Meditation techniques just may be stronger than pain killing drugs
In this new study led by Dr. Fadel Zeidan, PhD, postdoctoral researcher at the Wake Forest School of Medicine in Winston- , North Carolina, had revealed astounding results.
For the study, fifteen men and women had participated. Researchers had mildly burned on two occasions, once before and then after they had attended four twenty minute meditation sessions over a period of four days. During the second time participants had been instructed to meditate. They had rated the exact pain stimulus which was a 120 degree heat on their calves, rating was 57% less unpleasant and 40% less intensity on a average.
Dr. Zeidan notes these outcomes as pretty dramatic. The decrease in pain was remarkably greater than those observed in similar studies using placebo pills, hypnosis, morphine and other pain killers.
The results of this study are printed in the April 6th issue of the Journal of Neuroscience. Previous research has demonstrated that meditation also referred to as “mindless meditation” can aide people in handling pain, anxiety and other physical and mental health issues. Usually training takes weeks and not just a few days.
Dr. Robert Bonakdar, director of pain management at the Scripps Center for Integrative Medicine in San Diego, California, stated the results as “spectacular” considering researchers had achieved these results with just eighty minutes of meditation training.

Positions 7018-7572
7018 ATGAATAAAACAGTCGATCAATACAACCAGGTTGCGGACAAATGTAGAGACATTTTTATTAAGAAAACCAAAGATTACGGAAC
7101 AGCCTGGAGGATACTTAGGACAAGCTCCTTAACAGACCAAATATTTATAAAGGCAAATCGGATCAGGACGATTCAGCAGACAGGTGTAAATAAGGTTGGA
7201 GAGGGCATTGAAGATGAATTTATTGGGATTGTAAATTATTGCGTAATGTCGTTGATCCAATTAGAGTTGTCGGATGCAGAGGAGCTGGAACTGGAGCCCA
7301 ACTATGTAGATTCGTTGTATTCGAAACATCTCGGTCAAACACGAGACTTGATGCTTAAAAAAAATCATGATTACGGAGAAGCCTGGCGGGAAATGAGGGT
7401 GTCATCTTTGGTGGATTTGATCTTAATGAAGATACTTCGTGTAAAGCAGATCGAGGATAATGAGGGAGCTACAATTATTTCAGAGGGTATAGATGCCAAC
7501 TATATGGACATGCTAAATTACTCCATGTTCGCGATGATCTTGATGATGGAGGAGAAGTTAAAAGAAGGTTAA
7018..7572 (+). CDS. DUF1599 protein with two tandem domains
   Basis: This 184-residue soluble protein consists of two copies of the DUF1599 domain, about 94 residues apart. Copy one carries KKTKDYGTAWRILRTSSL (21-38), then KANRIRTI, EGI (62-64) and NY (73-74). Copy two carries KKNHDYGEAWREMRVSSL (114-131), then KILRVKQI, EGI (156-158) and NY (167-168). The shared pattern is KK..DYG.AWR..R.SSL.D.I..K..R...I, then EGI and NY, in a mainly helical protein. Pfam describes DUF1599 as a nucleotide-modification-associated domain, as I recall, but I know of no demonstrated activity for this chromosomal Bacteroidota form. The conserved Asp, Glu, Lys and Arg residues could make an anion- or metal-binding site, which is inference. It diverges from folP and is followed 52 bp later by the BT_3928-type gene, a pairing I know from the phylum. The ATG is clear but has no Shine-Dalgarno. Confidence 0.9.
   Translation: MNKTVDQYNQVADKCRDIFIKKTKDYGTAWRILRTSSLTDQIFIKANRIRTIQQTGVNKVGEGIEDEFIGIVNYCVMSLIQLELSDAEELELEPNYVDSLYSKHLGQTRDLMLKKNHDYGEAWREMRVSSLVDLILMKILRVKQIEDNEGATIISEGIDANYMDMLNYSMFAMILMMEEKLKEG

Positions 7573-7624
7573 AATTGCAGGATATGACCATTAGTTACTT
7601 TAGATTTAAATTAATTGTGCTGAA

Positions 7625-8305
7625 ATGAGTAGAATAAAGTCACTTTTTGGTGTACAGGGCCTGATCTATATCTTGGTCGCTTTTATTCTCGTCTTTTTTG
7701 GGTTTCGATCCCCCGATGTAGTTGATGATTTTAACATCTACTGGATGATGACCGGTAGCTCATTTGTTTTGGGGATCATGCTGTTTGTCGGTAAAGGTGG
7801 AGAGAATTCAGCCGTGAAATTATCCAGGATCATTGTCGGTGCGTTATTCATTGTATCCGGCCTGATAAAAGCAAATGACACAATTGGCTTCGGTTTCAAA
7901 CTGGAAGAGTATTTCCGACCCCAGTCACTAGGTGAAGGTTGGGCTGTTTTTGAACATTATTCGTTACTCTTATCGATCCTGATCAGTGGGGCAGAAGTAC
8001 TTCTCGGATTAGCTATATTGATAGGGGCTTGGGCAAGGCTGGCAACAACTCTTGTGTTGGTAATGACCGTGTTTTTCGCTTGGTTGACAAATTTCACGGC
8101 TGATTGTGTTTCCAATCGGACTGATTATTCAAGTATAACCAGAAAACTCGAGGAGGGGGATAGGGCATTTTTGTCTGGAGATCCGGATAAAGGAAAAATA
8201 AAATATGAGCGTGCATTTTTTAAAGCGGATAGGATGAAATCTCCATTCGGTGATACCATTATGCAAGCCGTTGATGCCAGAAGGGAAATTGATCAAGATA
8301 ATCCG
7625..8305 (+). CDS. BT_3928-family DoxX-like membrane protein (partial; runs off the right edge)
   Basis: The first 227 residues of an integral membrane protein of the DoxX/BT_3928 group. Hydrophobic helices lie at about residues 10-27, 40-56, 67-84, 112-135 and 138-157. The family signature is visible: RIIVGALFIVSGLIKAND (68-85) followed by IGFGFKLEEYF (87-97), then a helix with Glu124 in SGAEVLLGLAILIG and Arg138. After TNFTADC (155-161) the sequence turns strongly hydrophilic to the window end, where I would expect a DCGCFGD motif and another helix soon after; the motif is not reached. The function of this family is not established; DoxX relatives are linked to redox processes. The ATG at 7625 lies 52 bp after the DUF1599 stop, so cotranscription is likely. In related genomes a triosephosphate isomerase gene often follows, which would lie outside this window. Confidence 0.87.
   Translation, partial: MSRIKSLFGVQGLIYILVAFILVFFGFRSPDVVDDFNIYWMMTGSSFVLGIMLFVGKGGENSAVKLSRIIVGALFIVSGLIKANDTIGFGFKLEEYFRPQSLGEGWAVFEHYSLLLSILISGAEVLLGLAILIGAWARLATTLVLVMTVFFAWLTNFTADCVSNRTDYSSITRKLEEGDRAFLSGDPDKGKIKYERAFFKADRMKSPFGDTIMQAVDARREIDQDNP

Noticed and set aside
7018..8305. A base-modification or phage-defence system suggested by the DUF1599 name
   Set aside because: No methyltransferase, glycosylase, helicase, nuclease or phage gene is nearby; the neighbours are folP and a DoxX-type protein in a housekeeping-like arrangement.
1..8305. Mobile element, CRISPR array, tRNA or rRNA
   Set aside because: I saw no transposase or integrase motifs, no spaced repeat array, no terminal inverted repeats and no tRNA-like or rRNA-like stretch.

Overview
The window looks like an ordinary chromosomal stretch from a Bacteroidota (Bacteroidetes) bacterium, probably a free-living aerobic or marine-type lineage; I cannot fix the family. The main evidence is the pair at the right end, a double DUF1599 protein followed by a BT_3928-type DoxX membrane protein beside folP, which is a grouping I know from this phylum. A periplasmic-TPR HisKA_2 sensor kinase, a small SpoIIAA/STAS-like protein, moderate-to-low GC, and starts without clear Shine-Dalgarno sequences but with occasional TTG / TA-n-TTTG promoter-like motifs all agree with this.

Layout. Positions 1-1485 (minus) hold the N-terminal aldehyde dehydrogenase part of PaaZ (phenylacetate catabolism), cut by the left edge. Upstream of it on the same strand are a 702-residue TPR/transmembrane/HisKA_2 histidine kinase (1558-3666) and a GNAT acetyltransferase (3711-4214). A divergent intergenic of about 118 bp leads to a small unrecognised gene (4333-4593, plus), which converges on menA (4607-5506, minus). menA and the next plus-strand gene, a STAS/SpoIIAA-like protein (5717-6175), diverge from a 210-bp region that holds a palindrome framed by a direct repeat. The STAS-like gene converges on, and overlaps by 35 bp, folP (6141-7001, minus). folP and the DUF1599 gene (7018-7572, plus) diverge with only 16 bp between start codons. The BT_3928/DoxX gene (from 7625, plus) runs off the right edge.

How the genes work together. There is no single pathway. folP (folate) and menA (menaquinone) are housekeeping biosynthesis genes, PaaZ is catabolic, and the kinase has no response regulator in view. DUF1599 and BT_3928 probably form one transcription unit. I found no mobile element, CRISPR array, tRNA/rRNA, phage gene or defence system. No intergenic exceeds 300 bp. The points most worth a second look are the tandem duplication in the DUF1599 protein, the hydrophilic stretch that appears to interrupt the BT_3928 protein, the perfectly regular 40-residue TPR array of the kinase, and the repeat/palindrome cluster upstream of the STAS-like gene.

Dr. Zeidan notes that even though the full benefits of meditation are realized after extensive training their study shows that the average person just may realize some of the benefits.
For this study the meditation type Shamatha or focused attention had been used. It involves learning how to observe what is going on in a persons mind and body without judgment and keeping focused on breathing or chanted mantra.
During pain experiments brain scans taken had shown that this technique seems to a number of changes in the participants brain as how they react to pain.
Dr. Katherine MacLean, PhD, meditation researcher and postdoctoral fellow in psychology atUniversity in Baltimore remarks that everyday wisdom has been that meditation decreases pain and not by diminishing sensation but by aiding people in consciously controlling their view of pain. Dr. MacLean does note that meditation does alter the nature of pain before it is realized and allows for people to handle it better.
One vital question brought up in the study is whether meditation would have the same result on “real life” pain especially chronic pain in which Dr. Bonakdar points out is more complex in the “real world” than in a laboratory because it can involve trauma and depression along with other physical and mental processes.
Meditation is believed to result in a state of greater calmness and physical relaxation along with psychological balance.
People have used meditation for a variety of health problems including anxiety, depression and insomnia.
Meditation is considered safe for healthy people. There have been rare reports that meditation could cause or make worse symptoms in people with psychiatric problems. As with any alternative therapy talk to your health care practitioner before starting.